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Boston Strong

Quite the one-week news cycle. From my somewhat skewed perspective, there are two distinct sides to the recent occurrences in Boston. There are the facts, which in this case are blatantly disturbing: innocent people losing their lives and limbs for no defensible reason. Long after all of this has receded from the general public’s frontal lobe, others will be absent legs and family members. Their reminders will be permanent and require no ‘Breaking News’ updates flashing across the bottom of the TV screen. And then there’s the spin. At every turn last week we were being told how to feel – more safe, less safe, contemplative, outraged, angry, sad, confused. Opposing political news outlets reminded us that there was no room for partisanship and that “at times like this we are all Americans.” Then they spun it anyway.

Despite the appalling human tragedy this stuff is tailor-made for the modern news and information era. The combined elements of this story created an unusually suitable mix for instantly disseminated images and information. General precepts of terrorism – fostering unease by creating a vague and undefinable enemy – are perfectly suited to 24 hour news updates and every citizen being dubbed a reporter by virtue of owning a camera phone. As the concluding chapter unfolded very early Friday morning I was way ahead of any news station. There were reports of a shooting at MIT and a car chase leading out of Boston proper in to Watertown. I typed “Watertown” in to Google and was instantly connected to people posting live tweets and Google+ status updates about federal vehicles and explosions filling the streets outside their homes. The days of Walter Cronkite breaking the news about JFK are in the pterodactyl pile.

And yet with all of this newly-infused technology, the human response still seemed curiously predated and predictable. I should be careful where I tread here, lest I be misunderstood. I’m an abnormally patriotic sort in my own right, prone to displaying large reserves of civic and national pride. But something about the “USA!” chants, “Boston Strong” logos, and fervent crowd-singing of the national anthem at a hockey game puzzled me. Boston Red Sox slugger David Ortiz whipped the crowd at Fenway in to a frenzy by proclaiming “thees ees our fuckin’ city” in his Dominican accent. His language was endorsed by none other than FCC chairman Julius Genachowski who said that Ortiz ‘spoke from the heart’ and asserted “I stand with Big Papi and the people of Boston.” Yeah .. way to not play it safe, Julius. Janet Jackson flashes a little titty at the Super Bowl and is banned for life, but thousands of kids watching a Red Sox game should be fuckin’ on board with this one.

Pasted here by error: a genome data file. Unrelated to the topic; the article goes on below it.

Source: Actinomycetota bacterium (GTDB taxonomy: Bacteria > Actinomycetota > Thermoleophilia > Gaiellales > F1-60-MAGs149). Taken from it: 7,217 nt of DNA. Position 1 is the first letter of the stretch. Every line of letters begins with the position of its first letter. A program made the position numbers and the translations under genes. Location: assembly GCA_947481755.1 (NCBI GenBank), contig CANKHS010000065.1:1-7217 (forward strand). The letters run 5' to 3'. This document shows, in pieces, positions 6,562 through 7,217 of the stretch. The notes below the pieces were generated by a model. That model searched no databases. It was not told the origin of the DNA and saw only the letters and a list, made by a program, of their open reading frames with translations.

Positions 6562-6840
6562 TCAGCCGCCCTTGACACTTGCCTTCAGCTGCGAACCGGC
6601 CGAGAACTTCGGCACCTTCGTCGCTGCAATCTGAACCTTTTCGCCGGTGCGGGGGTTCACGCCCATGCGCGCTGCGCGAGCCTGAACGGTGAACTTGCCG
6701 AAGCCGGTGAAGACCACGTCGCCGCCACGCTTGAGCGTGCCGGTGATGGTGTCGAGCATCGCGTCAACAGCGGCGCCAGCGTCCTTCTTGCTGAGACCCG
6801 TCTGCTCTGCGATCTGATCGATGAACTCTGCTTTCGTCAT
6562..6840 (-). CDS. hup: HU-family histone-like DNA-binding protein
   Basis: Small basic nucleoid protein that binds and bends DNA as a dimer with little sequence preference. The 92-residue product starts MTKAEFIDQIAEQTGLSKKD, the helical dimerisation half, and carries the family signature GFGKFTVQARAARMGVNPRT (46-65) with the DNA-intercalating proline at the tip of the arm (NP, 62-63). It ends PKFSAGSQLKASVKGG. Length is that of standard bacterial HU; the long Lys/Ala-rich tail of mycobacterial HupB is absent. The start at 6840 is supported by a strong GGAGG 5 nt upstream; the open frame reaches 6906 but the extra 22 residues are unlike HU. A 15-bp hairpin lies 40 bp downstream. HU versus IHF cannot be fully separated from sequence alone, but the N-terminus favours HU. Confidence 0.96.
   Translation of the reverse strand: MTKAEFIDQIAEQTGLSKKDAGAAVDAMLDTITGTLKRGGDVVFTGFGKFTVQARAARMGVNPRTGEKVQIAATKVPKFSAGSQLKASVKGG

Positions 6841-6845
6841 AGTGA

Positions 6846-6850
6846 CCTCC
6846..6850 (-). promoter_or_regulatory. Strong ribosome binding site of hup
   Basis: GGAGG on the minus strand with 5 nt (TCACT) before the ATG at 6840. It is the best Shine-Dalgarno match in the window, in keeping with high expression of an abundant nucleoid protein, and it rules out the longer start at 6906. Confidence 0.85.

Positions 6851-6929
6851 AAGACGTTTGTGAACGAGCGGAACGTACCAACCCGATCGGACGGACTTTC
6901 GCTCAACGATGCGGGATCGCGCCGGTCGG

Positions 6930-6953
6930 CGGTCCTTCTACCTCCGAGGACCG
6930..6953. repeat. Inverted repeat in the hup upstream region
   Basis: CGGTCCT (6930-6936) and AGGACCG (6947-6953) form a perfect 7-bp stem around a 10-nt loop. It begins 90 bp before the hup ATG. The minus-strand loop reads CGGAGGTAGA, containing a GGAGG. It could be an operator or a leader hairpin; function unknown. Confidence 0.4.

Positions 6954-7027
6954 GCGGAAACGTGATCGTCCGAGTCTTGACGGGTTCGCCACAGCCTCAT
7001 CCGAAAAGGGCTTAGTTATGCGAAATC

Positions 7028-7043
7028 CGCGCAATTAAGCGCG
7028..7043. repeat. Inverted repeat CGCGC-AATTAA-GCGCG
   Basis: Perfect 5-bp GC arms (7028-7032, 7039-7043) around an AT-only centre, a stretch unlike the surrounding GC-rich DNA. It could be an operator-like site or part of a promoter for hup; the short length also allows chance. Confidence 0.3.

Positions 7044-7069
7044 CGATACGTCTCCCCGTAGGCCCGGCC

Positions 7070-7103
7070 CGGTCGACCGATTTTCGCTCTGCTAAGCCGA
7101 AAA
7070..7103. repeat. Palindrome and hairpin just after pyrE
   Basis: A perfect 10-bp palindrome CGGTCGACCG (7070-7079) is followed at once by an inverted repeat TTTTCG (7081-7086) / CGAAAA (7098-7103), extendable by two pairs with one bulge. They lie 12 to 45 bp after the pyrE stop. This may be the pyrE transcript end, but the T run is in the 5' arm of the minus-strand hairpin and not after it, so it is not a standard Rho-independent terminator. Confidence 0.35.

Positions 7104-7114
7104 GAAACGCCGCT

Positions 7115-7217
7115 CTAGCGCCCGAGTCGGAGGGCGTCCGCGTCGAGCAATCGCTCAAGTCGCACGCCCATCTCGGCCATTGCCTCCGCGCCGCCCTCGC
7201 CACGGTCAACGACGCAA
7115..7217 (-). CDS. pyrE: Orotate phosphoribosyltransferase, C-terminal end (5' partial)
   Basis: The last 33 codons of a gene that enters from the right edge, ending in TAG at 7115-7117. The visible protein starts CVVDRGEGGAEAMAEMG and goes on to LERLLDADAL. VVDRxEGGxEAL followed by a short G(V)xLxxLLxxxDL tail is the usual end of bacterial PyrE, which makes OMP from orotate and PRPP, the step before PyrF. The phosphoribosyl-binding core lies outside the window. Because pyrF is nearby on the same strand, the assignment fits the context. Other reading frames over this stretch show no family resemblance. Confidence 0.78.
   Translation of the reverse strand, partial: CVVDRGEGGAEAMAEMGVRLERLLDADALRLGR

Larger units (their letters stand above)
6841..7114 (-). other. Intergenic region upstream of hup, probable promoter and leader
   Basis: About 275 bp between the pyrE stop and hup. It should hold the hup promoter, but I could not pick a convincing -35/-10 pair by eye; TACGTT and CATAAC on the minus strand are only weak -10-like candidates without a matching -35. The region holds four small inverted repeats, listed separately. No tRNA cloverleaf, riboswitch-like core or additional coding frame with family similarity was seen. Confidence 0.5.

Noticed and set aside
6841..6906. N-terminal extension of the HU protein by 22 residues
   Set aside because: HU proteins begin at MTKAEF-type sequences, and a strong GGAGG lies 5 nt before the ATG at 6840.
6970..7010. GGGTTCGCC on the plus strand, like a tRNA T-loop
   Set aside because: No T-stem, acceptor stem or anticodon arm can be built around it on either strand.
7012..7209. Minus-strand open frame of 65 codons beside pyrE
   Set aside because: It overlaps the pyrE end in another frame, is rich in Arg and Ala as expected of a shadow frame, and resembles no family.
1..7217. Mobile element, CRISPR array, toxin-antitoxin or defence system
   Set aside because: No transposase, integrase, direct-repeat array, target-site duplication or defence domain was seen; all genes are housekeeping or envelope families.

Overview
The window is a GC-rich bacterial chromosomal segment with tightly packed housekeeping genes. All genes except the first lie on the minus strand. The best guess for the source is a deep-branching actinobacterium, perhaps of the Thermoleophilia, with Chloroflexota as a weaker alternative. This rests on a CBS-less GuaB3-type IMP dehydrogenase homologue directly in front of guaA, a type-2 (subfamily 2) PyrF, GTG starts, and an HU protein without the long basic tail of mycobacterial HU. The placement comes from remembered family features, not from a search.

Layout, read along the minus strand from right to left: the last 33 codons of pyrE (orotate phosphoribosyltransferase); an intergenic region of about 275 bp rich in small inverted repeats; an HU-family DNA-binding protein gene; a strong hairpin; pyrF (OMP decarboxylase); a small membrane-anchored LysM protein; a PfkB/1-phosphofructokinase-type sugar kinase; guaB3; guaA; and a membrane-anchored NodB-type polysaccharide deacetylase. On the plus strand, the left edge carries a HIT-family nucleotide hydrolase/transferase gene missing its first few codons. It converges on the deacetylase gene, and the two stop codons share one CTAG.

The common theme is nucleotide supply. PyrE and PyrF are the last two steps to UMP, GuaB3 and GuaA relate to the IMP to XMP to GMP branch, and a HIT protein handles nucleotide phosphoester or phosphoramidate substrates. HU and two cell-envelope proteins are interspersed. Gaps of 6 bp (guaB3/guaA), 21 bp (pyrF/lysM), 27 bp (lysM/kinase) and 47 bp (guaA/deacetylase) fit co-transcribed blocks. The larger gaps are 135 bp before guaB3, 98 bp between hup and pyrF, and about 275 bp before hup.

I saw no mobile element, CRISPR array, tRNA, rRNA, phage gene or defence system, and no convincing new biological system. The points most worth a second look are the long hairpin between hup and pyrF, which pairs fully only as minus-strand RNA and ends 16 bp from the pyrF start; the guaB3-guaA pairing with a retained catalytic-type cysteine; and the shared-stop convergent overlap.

Getting to the “don’t get me wrong part” part .. I understand that it’s important and even healthy to have a sense of who we are as a people. And I react even less favorably to this “national shame” shit when promoted for the purpose of political posturing from either side. I’m just not sure who we’re yelling “USA!” at on this one. A twelve-man sleeper cell spread out in various low-rent digs across the country? A terribly misguided 19 year-old from Chechnya who wears a backwards ball-cap and bears striking resemblance to Tom Petty’s ex bass player? It all feels a bit hollow in light of this rather random, senseless and terribly damaging act. I don’t need a common enemy to feel good about America or cities like New York, Boston, and San Francisco .. and even if I did it wouldn’t make me feel any better about what happened to those people on Boylston Street.

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